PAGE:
Extracurricular Activities: Studying Law, French and Spanish at Victoria University of Wellington

Posted a year ago

Jessica Sutton is currently studying Law, French and Spanish at the Victoria University of Wellington, a university known for being the cultural hub within New Zealand.

Jessica loves immersing herself in the many different cultures Victoria University of Wellington offers, whether that be through learning new languages, involvement in leadership and peer support programs or founding her own acapella group on campus. Read more to learn about her love for tutoring and involvement in extracurriculars.

When you were in high school, did you ever think you would be studying at Victoria University of Wellington? If so, when did you start thinking of attending that university?

I started thinking about Victoria in my first year of my IB programme, as I heard about the brilliance of Victoria's law faculty. I did further research that year and was pleased about the level of flexibility afforded in their humanities department for language study.

Was there a meaningful moment that made you feel you could attend a top-ranked university?

My academic accolades throughout high school certainly put tertiary study to the forefront of my mind, and I was very excited to pursue further study. Gaining top of year 12 IB was a stand-out moment before I applied for Victoria, which gave me a lot of confidence.

How did you choose your university? What questions did you ask yourself?

I considered the financial pluses and minuses of a variety of options, and decided I wanted to remain in New Zealand for my Undergraduate degree. Victoria's reputation for law, placement as the cultural capital, and electric student atmosphere made it my obvious choice.

What was the application process for your university? How did you find the process?

The application process was all online, and followed with easy selection of courses, and electronic notifications given when an offer of study was ready. Documents from the high school including references were easy to submit.

What academic strengths or extracurricular activities do you feel helped you to secure an offer at your university?

Academic strength is a great indicator, however, being in the cultural capital, I think my strong dedication to the arts and my theatrical and musical achievements were a huge advantage. Also, my enjoyment of volunteering such as at Riding for the disabled showed an engagement with local communities which tertiary institutions value.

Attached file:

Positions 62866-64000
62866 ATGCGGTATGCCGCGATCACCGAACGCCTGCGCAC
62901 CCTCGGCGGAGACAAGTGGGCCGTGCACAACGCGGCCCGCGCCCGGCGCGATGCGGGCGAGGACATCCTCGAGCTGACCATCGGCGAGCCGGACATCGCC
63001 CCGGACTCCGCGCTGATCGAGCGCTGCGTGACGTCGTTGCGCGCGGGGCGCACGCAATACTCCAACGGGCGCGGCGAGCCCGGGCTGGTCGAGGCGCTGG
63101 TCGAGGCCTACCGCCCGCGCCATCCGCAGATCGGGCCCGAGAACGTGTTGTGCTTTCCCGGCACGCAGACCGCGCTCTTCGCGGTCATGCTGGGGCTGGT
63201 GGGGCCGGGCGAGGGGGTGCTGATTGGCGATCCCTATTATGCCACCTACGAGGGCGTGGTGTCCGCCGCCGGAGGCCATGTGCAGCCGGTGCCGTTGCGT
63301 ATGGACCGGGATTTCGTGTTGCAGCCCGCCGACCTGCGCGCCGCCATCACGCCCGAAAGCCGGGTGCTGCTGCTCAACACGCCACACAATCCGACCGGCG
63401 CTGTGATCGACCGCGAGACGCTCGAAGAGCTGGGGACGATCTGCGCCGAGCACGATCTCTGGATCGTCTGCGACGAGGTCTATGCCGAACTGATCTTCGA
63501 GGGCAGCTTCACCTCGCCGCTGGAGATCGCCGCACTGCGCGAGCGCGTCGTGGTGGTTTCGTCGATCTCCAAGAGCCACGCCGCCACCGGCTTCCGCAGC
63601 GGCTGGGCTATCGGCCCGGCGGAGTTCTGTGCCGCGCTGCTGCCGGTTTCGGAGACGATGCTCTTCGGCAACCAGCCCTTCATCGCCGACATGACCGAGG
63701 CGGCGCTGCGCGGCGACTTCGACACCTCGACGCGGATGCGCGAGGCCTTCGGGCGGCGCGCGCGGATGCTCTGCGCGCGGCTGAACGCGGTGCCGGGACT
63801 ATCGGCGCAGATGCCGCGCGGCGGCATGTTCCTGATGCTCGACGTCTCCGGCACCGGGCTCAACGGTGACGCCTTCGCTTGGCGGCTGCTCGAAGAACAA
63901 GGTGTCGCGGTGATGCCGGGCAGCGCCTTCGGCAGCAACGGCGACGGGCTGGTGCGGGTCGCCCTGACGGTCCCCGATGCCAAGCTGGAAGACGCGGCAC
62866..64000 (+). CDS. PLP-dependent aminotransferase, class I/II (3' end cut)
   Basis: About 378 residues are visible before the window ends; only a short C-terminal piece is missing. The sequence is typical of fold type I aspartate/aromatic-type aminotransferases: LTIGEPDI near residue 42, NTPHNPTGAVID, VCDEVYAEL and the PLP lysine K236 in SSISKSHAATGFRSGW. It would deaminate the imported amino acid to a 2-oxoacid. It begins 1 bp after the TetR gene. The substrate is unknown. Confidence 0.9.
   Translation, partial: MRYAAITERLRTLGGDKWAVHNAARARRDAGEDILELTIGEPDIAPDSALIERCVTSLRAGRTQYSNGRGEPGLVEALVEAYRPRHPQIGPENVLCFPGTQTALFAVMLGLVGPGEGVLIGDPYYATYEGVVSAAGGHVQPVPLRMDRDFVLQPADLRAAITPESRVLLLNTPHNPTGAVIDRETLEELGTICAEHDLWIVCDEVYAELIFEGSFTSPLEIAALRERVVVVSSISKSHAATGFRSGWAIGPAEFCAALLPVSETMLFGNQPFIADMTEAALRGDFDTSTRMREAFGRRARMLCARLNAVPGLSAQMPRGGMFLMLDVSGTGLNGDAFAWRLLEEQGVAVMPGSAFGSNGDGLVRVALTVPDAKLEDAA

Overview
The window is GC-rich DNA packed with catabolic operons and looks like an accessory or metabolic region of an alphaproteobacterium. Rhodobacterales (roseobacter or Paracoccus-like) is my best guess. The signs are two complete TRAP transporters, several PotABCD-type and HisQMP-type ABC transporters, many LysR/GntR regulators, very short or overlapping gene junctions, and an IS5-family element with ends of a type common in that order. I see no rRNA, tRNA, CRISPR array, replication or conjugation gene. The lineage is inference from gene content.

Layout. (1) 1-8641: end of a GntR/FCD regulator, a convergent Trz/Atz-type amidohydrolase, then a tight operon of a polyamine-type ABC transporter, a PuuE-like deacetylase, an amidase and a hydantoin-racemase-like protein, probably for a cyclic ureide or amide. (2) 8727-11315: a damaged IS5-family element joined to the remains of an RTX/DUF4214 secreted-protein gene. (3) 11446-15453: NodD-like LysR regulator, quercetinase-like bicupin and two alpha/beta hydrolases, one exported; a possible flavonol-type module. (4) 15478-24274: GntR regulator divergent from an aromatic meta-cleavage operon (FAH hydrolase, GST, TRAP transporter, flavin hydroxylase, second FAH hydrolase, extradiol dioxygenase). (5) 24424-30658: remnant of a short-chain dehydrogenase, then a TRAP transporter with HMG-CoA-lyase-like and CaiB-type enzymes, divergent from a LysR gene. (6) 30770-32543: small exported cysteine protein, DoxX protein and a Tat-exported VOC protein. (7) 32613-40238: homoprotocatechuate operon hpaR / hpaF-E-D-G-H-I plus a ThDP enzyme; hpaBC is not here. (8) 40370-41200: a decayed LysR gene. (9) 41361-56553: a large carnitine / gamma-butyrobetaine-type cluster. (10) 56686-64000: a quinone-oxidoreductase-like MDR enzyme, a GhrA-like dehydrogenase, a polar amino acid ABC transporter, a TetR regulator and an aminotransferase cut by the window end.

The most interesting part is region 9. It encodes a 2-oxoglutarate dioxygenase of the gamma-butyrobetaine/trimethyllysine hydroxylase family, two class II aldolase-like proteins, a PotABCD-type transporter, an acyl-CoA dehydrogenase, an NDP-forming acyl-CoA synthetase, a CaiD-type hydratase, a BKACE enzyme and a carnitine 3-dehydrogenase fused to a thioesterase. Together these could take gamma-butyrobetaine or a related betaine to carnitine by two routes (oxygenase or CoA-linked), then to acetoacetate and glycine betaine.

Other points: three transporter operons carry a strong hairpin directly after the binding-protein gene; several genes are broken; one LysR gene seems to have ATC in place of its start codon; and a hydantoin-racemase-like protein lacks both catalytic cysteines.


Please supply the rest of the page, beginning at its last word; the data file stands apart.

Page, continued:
Are you involved in any initiatives/clubs/organisations at your university?

I am involved in the Victoria International Leaders' programme, the Victoria Abroad programme (within which I will go on exchange to France in 2017), the PASS leaders (peer tutors) programme, the Disability Services, and am the founding president, rehearsal director and alto leader of Acapella on Campus, a campus based acapella choir.

Why do you think it’s important for other students to step outside their comfort zone and attend a top ranked university?

Nothing is gained from being overly critical and doubtful of your own abilities. Work hard and apply, because hanging back won't get you anywhere.

What do you love most about studying at your university?

The atmosphere. Victoria is welcoming, strongly academically focused and very encouraging.

How has studying at your university provided you with unique opportunities?

The flexibility of a conjoint degree in law and languages is not available at some overseas universities, so I am so grateful to be able to combine two of my greatest passions. Also, the extracurricular opportunities, and the ability to go on exchange to France, are huge highlights of Victoria.

What made you want to become a tutor/mentor with Crimson?

I wanted to give back to other students because I found the high school study experience so rewarding myself. Crimson allows me to impart the wisdom I gained throughout the IB programme and NZQA scholarship, and the effects are wonderful to see.

What do you love most about tutoring/mentoring students?

One of the most rewarding moments is seeing your explanation helping a student click with something they've struggled with for a long time.

What advice do you have for current high school students considering their future study options?

Keep your options open. Consider the strength of different faculties within a University, not just the prestige of the University itself. Think about what will make you happiest, and will have the best career outcomes for you!

What would you like to do once you finish university?

I aim to pursue postgraduate study at Oxford, and pursue further research in the areas of criminal law and French.

What achievements are you most proud of?

During my high school years, the achievement I was most proud of was gaining Dux of the school in my last year. In my university years, it is difficult to choose- but recently I have gained an internship with the French Film Arts Trust working on the French Film Festival which is a wonderful experience.

Do you have any role models? If so how do they inspire you?

I would have to say I am inspired by Ethel Benjamin, the first female lawyer in New Zealand. Her success reminds me that hard work and talent can trump anything.

What do you do for fun?

I am a keen singer and actress and enjoy community theatre and choir, and also enjoy writing, currently refining the draft of my first novel. I also am really dedicated to fitness and I dance, run and practice yoga.

What impact would you like to leave on the world?

Via my work in law and languages, I would like to leave the world a better place in terms of multi-culturalism and legal literacy. Also, creatively, I would love my work- writing and performing-to leave an impact!

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